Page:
Reading this text, one thing becomes clear about the author: his chief concern is for the Lord of the Universe to speak most clearly through the proclamation of His Word.
Davis provides profound insights into the inner-workings of narrative sections of Scripture, getting into the theology of revelation by narrative as well as the implications and the limitations of the genre in preaching. He furnishes the reader with incredibly helpful exegetical "angles" on these narratives, always striving to get as close to the center of meaning of the passage as intended by the author. Davis does not teach a method of interpretation or exegesis. Like a crime-scene investigator, he shows how the Hebrew narrative reveals so much meaning through style and nuance. Much of the book could be reduced to a large list of "do's" and "don'ts" for preaching through narrative texts--very practical advice for beginner (or advanced) preachers. Davis also uses dozens of interesting and illuminating illustrations to demonstrate complicated concepts and principles involved with interpreting narratives. Finally, Davis always gives advice for how to make application of the truths being communicated by these narratives to a congregation. Lots of thought-provoking (heart-provoking) points of application here.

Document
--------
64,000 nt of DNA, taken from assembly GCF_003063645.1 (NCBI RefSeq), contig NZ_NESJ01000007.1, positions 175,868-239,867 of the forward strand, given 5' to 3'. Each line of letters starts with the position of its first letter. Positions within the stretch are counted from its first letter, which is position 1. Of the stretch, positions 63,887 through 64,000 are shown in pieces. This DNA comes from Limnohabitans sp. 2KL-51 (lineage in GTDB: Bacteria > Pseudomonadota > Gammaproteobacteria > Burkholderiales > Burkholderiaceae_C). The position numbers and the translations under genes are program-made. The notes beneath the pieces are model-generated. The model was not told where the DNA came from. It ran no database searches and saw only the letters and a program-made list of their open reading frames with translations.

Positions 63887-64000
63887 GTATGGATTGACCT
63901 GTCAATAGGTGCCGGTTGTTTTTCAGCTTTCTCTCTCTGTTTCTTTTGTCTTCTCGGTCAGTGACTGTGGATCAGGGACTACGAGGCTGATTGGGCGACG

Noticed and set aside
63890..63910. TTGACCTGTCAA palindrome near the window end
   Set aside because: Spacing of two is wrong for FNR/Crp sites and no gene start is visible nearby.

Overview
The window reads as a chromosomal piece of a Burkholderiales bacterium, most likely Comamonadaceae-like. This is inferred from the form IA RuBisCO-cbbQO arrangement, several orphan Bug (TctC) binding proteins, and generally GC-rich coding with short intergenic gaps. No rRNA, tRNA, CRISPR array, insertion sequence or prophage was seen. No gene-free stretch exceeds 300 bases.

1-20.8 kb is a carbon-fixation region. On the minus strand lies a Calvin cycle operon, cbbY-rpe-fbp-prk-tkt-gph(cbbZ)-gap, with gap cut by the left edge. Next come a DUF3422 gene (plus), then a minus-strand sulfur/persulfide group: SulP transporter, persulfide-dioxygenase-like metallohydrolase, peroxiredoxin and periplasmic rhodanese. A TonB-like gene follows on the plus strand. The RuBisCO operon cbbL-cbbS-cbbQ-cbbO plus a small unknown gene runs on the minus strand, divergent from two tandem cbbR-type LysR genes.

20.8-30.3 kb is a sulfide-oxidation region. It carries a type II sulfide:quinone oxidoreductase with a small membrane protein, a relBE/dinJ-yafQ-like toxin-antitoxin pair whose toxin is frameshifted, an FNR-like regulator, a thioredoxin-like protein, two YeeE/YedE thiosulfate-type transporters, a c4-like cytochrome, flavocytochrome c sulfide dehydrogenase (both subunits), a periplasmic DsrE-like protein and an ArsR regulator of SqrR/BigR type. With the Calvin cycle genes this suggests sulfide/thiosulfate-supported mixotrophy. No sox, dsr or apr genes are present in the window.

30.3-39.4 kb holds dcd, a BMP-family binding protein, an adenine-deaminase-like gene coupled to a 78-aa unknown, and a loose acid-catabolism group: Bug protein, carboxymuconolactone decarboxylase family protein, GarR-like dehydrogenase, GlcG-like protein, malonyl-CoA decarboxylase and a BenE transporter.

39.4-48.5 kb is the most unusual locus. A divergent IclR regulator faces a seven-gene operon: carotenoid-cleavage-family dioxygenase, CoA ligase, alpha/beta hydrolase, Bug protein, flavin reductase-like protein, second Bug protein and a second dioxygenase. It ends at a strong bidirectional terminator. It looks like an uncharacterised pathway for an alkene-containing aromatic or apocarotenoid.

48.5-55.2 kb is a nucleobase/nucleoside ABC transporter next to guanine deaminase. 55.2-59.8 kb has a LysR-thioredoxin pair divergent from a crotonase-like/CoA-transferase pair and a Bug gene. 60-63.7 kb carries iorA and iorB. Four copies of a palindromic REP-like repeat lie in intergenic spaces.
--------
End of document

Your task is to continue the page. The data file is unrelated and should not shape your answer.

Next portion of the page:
Davis' use of well-known and obscure Old Testament narratives will have you constantly turning to the pages of your Bible throughout reading this book. Be prepared to spend some serious time in God's Word as Davis' text inspires you to go to it again and again, seeing it in a new and fresh way. This has been among the best and most helpful books I have read in my seminary career.